It doesn’t matter whether you have a simple front desk, a spacious lobby, or even a check-in kiosk in the hallway. Everything from the way the space is painted, decorated, and lit to the way the staff dresses and greets visitors can come together to create an experience that’s either positive or negative.


These impressions pave the way for other important meetings, such as those with potential star hires, big clients, and important partners. But they can also make an important impression on visitors who are just stopping in for the little things, like routine deliveries. These impressions are a great way to cement your brand and your reputation in the community.

But how do you know that your front desk experience is making the impression that you want to make? One of the simplest ways to get a better feel for what visitors are experiencing is to look at it with fresh eyes, as if you yourself were a first-time visitor. This doesn’t happen naturally. It takes a special and effort, as we’ll explain.

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Why We Stop Noticing our Own Offices

Have you ever suddenly noticed things about your home or office before that had been there all along? You might look around and ask “Have the walls always been this color?” or “Wow, how did I never notice this crack along the doorframe?” These things usually get noticed after you get a change of scenery, such as when you come home from a vacation. Why is it that we don’t notice these kinds things on a standard day?

It has to do with our innate biological need to save as much energy as possible. Consider this: the brain uses 20% of our energy even though it only accounts for 2% of our mass. Looking at things through an evolutionary lens, the humans who figured how to conserve as much brainpower as possible may have been the most likely to survive. After all, the more energy you burn, the harder you need to work to replace that energy with more food.

Plus, if our brains were constantly taking in every small detail of what is happening around us, we wouldn’t be able to focus on what is really important. It’s called selective attention.

As this Scientific American article explains: “For a brain with finite computing power, zooming in to focus on one thing always means picking up less information about everything else. That’s how we are able to concentrate on anything at all and leave behind the blooming, buzzing bundle of distraction that is the rest of the world.”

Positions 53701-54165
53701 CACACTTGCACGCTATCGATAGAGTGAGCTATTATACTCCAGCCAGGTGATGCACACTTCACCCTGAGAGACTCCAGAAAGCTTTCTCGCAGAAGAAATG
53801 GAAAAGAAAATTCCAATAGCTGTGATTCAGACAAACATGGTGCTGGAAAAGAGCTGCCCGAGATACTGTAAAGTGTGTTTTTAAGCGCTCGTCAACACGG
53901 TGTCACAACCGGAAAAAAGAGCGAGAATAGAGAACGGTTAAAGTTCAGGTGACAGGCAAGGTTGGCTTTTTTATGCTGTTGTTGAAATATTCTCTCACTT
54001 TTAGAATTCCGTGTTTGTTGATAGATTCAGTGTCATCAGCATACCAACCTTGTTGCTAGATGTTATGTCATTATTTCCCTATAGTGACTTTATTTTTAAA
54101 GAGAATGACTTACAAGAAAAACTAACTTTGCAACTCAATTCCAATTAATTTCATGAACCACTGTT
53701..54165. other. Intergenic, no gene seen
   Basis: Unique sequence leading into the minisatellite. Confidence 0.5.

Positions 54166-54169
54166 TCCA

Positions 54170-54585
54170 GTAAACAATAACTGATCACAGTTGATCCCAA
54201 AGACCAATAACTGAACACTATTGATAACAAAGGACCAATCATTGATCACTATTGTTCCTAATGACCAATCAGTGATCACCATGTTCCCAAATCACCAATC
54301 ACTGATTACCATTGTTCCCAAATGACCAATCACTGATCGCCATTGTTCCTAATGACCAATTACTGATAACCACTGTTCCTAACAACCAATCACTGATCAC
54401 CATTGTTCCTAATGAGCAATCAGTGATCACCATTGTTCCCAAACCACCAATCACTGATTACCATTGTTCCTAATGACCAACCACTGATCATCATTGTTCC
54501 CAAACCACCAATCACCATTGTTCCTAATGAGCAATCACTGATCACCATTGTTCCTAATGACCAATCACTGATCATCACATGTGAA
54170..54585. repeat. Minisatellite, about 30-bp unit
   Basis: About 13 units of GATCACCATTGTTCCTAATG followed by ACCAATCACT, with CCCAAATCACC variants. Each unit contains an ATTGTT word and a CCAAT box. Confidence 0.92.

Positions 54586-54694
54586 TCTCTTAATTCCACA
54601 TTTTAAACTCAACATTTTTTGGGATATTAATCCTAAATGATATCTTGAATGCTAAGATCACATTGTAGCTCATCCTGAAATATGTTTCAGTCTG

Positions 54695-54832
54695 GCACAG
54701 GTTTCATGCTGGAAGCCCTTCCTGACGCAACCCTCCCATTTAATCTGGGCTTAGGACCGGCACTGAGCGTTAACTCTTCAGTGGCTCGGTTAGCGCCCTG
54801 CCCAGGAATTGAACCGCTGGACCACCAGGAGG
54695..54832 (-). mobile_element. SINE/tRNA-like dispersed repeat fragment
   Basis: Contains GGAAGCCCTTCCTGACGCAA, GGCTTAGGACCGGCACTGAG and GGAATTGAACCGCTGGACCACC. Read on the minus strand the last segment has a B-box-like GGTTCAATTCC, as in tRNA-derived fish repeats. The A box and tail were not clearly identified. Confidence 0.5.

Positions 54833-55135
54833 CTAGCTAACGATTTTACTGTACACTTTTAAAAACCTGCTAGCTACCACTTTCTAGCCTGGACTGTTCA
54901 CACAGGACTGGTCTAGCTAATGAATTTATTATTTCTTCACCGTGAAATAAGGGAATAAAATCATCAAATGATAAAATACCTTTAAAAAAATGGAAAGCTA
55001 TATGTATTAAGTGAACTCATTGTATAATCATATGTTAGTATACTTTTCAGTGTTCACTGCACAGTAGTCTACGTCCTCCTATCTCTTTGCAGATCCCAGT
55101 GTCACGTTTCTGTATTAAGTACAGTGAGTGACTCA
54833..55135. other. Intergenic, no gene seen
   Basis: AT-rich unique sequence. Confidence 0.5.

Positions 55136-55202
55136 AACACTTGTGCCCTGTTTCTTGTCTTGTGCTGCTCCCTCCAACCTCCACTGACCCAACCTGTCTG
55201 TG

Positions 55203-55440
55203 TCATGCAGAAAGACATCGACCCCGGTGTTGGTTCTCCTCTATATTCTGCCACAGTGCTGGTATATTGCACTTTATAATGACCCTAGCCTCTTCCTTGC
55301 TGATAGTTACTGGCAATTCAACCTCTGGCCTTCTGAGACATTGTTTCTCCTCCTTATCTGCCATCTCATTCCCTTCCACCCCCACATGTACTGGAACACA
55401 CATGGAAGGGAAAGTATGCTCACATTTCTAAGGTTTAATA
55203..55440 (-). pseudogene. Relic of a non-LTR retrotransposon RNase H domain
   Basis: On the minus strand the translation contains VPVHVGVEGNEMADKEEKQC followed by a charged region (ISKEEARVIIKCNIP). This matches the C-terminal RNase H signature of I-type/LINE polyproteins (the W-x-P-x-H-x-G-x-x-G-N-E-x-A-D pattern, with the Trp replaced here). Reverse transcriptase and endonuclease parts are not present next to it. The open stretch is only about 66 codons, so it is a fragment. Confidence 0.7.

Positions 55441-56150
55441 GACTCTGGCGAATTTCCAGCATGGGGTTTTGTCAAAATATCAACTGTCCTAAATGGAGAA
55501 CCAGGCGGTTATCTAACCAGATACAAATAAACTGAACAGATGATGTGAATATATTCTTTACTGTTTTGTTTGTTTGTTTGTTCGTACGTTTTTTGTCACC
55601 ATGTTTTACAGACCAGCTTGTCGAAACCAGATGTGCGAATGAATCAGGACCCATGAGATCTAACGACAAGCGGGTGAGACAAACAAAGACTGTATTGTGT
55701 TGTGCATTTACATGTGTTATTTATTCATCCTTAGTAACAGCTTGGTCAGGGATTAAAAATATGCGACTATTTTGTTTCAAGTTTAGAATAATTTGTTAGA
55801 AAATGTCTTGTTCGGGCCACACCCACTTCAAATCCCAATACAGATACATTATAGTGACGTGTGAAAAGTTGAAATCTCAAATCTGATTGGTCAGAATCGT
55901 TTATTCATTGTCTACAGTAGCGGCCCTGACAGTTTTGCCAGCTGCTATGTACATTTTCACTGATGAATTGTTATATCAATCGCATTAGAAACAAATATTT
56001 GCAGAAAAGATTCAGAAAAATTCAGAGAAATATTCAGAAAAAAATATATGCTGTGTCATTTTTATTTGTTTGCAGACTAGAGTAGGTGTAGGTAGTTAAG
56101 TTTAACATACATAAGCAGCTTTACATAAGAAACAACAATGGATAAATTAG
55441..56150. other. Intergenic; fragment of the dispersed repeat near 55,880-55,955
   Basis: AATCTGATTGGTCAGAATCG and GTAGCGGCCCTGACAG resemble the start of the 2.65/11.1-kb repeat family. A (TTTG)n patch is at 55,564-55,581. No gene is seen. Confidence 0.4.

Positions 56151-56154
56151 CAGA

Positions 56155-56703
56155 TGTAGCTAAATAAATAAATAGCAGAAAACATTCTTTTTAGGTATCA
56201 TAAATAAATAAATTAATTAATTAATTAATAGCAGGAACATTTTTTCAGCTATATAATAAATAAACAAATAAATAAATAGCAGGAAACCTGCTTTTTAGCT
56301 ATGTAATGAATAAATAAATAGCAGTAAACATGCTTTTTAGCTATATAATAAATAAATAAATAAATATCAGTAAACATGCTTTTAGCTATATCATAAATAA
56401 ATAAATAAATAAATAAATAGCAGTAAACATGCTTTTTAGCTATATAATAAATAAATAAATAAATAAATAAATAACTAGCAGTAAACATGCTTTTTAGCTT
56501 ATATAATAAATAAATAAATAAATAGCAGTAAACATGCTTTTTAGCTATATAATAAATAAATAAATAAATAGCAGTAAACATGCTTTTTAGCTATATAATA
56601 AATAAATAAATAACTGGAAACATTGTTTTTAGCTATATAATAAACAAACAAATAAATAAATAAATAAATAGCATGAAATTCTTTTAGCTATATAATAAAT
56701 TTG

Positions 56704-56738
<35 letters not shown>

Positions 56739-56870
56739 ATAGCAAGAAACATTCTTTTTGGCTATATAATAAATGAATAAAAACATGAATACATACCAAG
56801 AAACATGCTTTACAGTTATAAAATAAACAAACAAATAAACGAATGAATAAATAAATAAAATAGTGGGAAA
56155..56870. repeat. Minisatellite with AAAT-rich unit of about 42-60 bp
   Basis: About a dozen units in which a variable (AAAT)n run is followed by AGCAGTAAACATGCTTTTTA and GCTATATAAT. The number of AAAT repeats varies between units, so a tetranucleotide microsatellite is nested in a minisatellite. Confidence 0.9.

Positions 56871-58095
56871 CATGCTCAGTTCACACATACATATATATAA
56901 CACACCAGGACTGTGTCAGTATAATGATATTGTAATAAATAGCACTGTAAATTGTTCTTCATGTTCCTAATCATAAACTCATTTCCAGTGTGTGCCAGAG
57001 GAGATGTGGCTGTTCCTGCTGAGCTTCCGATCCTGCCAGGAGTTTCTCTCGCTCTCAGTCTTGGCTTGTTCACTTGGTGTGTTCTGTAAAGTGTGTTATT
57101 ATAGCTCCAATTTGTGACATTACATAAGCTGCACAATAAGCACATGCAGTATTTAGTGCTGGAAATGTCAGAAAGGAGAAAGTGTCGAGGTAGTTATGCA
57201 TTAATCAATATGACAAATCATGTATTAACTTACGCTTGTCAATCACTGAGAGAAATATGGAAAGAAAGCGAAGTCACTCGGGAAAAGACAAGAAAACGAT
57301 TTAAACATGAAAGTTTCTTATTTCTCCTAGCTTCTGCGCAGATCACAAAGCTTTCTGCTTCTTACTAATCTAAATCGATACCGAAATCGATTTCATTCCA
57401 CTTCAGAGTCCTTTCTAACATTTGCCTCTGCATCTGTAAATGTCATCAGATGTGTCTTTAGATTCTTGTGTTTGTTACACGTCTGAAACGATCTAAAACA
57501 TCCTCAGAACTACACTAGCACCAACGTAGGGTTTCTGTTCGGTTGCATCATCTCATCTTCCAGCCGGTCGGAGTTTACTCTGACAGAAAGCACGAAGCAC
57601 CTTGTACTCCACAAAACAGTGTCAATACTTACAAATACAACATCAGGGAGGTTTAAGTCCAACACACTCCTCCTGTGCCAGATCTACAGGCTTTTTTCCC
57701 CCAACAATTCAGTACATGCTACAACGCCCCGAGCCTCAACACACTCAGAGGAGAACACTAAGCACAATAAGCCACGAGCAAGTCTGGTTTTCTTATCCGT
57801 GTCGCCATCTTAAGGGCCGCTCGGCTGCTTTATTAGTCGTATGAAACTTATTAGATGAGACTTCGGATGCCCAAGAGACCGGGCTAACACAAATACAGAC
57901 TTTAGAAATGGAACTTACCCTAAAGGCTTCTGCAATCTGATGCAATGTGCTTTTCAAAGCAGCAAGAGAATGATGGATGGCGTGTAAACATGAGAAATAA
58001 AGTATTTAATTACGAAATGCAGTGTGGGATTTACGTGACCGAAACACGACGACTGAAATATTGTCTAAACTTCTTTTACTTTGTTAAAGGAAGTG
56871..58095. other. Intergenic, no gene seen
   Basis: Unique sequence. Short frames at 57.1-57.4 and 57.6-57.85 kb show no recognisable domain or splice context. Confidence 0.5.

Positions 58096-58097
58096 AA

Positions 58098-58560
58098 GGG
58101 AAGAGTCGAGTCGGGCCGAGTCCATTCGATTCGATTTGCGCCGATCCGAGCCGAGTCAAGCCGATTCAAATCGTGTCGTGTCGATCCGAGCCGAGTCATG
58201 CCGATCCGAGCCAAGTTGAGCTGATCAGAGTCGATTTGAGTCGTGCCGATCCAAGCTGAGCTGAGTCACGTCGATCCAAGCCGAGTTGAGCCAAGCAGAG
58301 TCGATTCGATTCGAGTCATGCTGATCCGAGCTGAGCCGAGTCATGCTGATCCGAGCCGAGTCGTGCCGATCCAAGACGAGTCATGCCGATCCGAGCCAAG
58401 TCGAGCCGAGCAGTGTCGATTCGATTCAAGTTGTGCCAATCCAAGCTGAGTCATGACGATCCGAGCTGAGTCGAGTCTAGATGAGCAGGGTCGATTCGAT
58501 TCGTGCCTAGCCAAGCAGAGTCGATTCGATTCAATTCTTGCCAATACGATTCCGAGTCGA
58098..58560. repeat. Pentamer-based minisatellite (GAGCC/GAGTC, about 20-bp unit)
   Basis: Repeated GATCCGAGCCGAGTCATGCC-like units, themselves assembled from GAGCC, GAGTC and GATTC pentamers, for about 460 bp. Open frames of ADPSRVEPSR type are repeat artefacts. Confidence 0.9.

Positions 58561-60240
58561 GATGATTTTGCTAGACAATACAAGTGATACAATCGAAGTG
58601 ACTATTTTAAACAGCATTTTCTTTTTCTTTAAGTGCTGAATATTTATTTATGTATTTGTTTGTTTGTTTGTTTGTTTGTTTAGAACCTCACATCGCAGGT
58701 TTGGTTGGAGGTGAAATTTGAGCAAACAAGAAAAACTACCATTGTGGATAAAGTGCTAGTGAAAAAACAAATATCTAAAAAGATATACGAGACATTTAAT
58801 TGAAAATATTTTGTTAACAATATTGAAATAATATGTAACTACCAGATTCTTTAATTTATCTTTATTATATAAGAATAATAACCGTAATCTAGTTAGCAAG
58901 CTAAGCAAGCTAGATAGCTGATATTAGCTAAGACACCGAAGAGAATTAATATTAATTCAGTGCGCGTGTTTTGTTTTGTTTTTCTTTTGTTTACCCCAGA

This is what explains the phenomenon of how we stop “seeing” our own noses or our glasses even though they’re constantly right before our eyes.

The Importance of Changing Focus

Making the decision to consciously notice surroundings that we’ve grown used to takes special effort. But shifting our brains from “focused mode” to “diffuse mode” has other benefits, too, as this Inc. article explains. Being in diffuse mode is associated with being in a more relaxed state, taking in things as we notice them and possibly using our time to process something we’ve learned or work through a difficult problem in the background.

When our brains are in this state, we’re more likely to get unexpected insights and breakthroughs, which is why it’s so important to take breaks from deep focus work. We may choose to step away from work by going on a stroll, for example, or walking over to the office break room.

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Using the “Secret Shopper” Method to Assess Visitor Experience

Of course, any employee can try shifting their perspective to make a special effort to empathize with office visitors and notice the things that a first-time visitor might notice.

But you can also enlist the help of actual office visitors to see what kind of impression your office is making.

Surveying visitors after their visits could potentially lend some insights. But the visitors who have come into the office for things like job interviews or potential business partnerships won’t be completely honest about their feelings. Others, such as those who come to make a quick delivery, might feel inconvenienced by a request for feedback.

Consider enlisting neutral, third parties to help you evaluate your office visitor experience. For example, friends or family members of employees who come to the office for the first time have less at stake in telling you what they really think.

You can even anonymize visitors’ responses if it makes them feel more comfortable.

Try to use a standard framework to track and assess responses. It doesn’t have to be too formal, but making sure that survey questions are standardized can make them more helpful.

Some of the questions can be open-ended, such as asking visitors to describe their general experience and impressions, or make general suggestions for improvement. Other questions may ask visitors to reflect on or rate specific parts of their visit, such as

  • Their impressions on pulling into the parking lot
  • Their impressions as they walked up to the building exterior
  • Their thoughts on the lobby, visually
  • Their thoughts on how they were greeted and checked in
  • Their thoughts on the furniture, refreshments, or other amenities (or lack thereof)

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